Rationale: During the course of an infection, the pro-inflammatory cytokine tumor necrosis factor alpha (TNFalpha) acts in the brain to trigger development of behavioral responses, collectively termed sickness behavior. Biological activities of TNFalpha can be mediated by TNF receptor type 1 (TNF-R1) and type 2 (TNF-R2). TNFalpha activates neutral sphingomyelinase through the TNF-R1 adapter protein FAN (factor associated with neutral sphingomyelinase activation), but a behavioral role of FAN in the brain has never been reported.
Objectives: We hypothesized that TNFalpha-induced sickness behavior requires TNF-R1 and that FAN is a necessary component for this response.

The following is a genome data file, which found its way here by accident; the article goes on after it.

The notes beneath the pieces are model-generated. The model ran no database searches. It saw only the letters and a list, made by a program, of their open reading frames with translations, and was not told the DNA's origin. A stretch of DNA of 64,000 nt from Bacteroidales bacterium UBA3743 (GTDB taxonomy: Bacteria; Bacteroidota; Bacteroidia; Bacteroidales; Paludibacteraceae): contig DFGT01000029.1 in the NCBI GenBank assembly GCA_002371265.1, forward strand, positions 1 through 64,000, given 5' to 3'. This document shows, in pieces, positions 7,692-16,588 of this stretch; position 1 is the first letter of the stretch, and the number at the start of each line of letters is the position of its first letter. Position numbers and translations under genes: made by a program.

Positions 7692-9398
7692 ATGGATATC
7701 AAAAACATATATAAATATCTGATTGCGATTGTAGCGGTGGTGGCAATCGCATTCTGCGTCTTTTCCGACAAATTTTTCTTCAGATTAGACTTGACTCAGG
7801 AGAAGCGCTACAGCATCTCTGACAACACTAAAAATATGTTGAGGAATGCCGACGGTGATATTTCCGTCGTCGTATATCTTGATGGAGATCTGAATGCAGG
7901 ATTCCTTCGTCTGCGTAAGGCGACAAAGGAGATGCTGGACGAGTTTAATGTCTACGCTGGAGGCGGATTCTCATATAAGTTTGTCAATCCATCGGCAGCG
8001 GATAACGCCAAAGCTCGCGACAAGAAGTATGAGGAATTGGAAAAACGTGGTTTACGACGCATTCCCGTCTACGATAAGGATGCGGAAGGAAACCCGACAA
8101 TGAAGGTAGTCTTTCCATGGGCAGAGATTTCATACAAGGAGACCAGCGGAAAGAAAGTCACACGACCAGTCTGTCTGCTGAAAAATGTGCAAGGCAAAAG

Materials and methods: We determined the role of brain TNF-R1 in sickness behavior by administering an optimal amount of TNFalpha intracerebroventricularly (i.c.v., 50 ng/mouse) to wild-type (WT), TNF-R1-, TNF-R2-, and FAN-deficient mice. Sickness was assessed by decreased social exploration of a novel juvenile, induction of immobility, and loss of body weight.
Results: TNF-R1-deficient mice were resistant to the sickness-inducing properties of i.c.v. TNFalpha, whereas both TNF-R2-deficient and WT mice were fully responsive. Furthermore, the complete absence of TNFalpha-induced sickness behavior in FAN-deficient mice provided in vivo evidence that FAN-dependent TNF-R1 signaling is critical for this central action of TNFalpha.
Conclusions: This is the first report to demonstrate that TNFalpha-induced sickness behavior is fully mediated by TNF-R1 and that the adaptor protein FAN is a necessary intracellular intermediate for sickness behavior.